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The bull market is five years old. Does that mean it’s nearly over?

Share prices have had a long rise, yes – but not an exceptionally steep one

22 March 2014

9:00 AM

22 March 2014

9:00 AM

There were no fireworks, and not much champagne. Indeed, it wasn’t an anniversary that many people noticed. But on 9 March, the bull market in equities was five years old. It was on that day back in 2009 that the Dow Jones Industrial Average, the key global benchmark for stocks, edged down another 80 points to close at 6,547, its lowest level since 1997. Although no one knew at the time, that was the bottom, and it was to go no lower. From then onwards, the recovery was under way.

In London, our own low point came three days earlier, on 6 March 2009, when the FTSE100 index touched 3,530. There is an old saying among traders that ‘nobody rings a bell at the bottom of the market’. If they did, however, and you’d been lucky enough to hear it chime, you would have done very well. The Dow has since climbed all the way back to 16,000. The FTSE100 is bouncing around the 6,500 mark, and at the close of last year was getting close to 7,000. You would have doubled or almost tripled your money simply by putting it into blue-chip companies in two of the most developed markets in the world.

The trouble is, five years is a heck of a long run for a bull market. Take the Dow, for example. In the past century, the index has only chalked up five other rallies that lasted that long, and two of those rather worryingly came to a sorry end within a few days of the fifth anniversary. If it can just hang in there until April, this will be the fourth longest rally in history.


That is already taking it into elite company. The big daddy of bull markets was the huge run up in stock prices from 1990 to 2000, culminating in the dotcom bubble. That lasted for 117 months. Then there was the run from 1921 to 1929, which lasted 97 months, before it all came very messily unstuck. The rally after the second world war ran for 70 months from 1949 until 1956, and the bull market of the 1980s lasted, like this one, for 60 months, until the crash of 1987. So by any historical standards, this has already been an exceptionally long run.

The question is whether it is too long. Are shares are now heading for a fall? Once the market turns, the results can be very nasty indeed. The last bull market, for example, ended in October 2007, and from that point until the bottom was reached in 2009 the Dow lost 57 per cent of its value. The problem is working out where we are right now. There are a lot of different ways of judging these things. Measured by sheer length, as we have seen, this is already a long bull market, and can’t last much longer. Yet it hasn’t been especially strong. You’d have done well if you bought in the spring of 2009, but not as well as in some earlier rallies. In the great rally of the 1990s, you would have quadrupled your money over a decade. In the roaring twenties, you would have made five times your initial stake, which was perhaps why brokers flung themselves from the windows when it all came to an end. Even the bull markets of the early 1950s and mid-1980s had better returns that this one.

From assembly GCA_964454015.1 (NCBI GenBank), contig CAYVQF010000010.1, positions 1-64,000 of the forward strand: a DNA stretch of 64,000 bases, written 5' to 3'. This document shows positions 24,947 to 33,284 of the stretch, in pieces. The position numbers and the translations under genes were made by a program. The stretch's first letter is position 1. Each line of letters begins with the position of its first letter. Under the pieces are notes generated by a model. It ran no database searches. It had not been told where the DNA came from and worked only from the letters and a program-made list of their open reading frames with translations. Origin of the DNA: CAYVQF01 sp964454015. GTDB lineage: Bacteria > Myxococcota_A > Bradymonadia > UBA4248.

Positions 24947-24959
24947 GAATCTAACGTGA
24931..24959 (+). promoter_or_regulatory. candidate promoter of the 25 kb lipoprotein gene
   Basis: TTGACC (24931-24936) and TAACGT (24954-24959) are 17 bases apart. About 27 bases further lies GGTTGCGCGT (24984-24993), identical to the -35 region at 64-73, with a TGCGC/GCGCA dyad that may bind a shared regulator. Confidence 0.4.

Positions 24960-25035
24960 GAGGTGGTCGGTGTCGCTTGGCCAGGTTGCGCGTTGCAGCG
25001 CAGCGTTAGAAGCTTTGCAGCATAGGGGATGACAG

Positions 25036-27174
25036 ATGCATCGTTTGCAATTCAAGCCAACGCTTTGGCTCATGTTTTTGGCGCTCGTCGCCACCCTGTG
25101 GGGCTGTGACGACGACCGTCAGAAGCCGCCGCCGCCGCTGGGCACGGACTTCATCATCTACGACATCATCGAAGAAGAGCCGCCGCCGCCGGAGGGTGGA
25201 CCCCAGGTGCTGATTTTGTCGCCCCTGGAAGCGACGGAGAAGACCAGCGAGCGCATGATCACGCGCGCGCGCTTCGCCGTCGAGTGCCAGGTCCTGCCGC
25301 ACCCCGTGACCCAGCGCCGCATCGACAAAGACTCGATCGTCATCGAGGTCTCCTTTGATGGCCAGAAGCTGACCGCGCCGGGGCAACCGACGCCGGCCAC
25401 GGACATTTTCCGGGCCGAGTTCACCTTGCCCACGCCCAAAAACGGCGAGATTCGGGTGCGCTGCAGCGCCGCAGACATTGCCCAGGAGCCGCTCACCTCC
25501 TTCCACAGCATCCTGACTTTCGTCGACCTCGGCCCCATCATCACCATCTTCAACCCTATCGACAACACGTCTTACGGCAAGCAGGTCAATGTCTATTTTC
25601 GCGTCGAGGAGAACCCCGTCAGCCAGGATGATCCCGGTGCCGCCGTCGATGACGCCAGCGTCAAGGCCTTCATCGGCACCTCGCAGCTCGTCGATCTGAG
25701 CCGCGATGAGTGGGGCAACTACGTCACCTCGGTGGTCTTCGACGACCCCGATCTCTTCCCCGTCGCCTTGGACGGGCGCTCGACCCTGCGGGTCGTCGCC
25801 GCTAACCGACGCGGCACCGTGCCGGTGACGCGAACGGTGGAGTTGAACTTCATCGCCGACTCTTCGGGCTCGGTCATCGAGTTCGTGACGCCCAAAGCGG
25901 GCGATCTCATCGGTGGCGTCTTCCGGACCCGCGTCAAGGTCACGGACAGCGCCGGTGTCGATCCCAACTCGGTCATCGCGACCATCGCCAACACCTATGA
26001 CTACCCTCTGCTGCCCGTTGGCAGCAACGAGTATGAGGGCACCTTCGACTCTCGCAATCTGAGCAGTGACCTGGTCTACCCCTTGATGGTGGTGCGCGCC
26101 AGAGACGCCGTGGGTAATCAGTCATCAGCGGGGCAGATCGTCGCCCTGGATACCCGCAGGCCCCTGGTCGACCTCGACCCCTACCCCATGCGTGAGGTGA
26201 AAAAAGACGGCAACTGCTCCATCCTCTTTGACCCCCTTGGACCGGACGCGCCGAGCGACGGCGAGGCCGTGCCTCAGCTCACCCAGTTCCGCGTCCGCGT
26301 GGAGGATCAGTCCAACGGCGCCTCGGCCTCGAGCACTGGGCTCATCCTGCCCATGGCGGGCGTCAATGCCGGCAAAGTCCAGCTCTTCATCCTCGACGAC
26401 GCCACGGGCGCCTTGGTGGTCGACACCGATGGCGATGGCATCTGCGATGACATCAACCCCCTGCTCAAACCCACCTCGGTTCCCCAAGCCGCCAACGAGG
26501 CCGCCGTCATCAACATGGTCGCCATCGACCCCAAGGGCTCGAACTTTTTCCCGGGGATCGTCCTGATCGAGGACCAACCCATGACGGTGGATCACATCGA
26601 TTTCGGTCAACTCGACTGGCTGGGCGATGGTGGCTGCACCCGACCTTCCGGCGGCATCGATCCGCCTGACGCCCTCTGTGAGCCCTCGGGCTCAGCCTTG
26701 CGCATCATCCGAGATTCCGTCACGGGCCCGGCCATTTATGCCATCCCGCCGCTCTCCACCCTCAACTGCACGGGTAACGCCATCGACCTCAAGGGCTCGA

Even more significantly, the market is not that far off its long-term averages. The FTSE, for example, currently trades on a forward price-earnings ratio of 12.9, compared with a ten-year average of 11.9. It’s slightly over its average, but hardly dramatically so. Nor has it yet managed to reclaim its all-time high. The index hit 6,930 all the way back in December 1999. Most sustained rallies set a new peak — and the British market has not quite managed that yet.

Anecdotally, there is no sign of the kind of euphoria that typically signifies the top of a bull market. True, the market for new listings is starting to hot up. A few entrepreneurs are starting to get very rich by floating their companies. But Twitter is yet to be ablaze with stock tips, and few people are swapping their brokers’ email addresses on Facebook. No one has yet penned a best-seller explaining why it is different this time, and the Dow can sail up to 40,000 or 50,000 on a tide of technological innovation. It doesn’t feel like a market going crazy: most professional investors remain fairly gloomy, and amateurs are surprised to learn there is a bull market at all. The mania that characterises the London property market — which really is close to the top of a bull run — is so far hard to detect.

The important point to remember is that all bull markets come to an end, and this one is certainly not going to be any different. Typically they crumble once investors start to anticipate the next recession. After all, equities are just a claim on company profits — and in a recession, those profits start to go down. The slump of 2008 and 2009 was so deep — the worst since the 1930s — and the recovery so weak, many people seem to have forgotten about the business cycle. But the recovery has been going on for three years now, and that means another downturn is due in 2015 or 2016 at the latest. It may already be here — gold, usually a good indicator of trouble ahead, is rising again. Once a recession looks imminent, and probably a year beforehand, shares will collapse.

Just as no one rings a bell at the bottom of the market, they don’t at the top either. This has already been a good run. And the only smart thing to do is to start banking some of those profits, and putting the money into cash, or gold, or even bitcoin, before the collapse comes — because you certainly won’t be able to once the crash starts.


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